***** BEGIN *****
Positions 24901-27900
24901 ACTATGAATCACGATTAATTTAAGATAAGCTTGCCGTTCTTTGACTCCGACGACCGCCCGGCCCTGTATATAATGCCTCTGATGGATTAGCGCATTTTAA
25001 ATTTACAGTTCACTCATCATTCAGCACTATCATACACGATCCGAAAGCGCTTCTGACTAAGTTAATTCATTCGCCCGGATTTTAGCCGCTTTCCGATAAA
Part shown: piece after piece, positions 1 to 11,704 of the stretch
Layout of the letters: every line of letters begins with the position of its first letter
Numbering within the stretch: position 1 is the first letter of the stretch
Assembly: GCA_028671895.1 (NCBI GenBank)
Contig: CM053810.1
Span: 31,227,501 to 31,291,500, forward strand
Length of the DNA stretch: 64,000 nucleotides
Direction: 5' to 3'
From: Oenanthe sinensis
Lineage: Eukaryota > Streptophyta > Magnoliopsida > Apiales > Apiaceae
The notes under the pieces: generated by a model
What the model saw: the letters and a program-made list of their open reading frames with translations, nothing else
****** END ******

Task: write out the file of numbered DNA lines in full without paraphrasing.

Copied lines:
Positions 24901-27900
24901 ACTATGAATCACGATTAATTTAAGATAAGCTTGCCGTTCTTTGACTCCGACGACCGCCCGGCCCTGTATATAATGCCTCTGATGGATTAGCGCATTTTAA
25001 ATTTACAGTTCACTCATCATTCAGCACTATCATACACGATCCGAAAGCGCTTCTGACTAAGTTAATTCATTCGCCCGGATTTTAGCCGCTTTCCGATAAA
Part shown: piece after piece, positions 1 to 11,704 of the stretch
Layout of the letters: every line of letters begins with the position of its first letter
Numbering within the stretch: position 1 is the first letter of the stretch
Assembly: GCA_028671895.1 (NCBI GenBank)
Contig: CM053810.1
Span: 31,227,501 to 31,291,500, forward strand
Length of the DNA stretch: 64,000 nucleotides
Direction: 5' to 3'
From: Oenanthe sinensis
Lineage: Eukaryota > Streptophyta > Magnoliopsida > Apiales > Apiaceae
The notes under the pieces: generated by a model
What the model saw: the letters and a program-made list of their open reading frames with translations, nothing else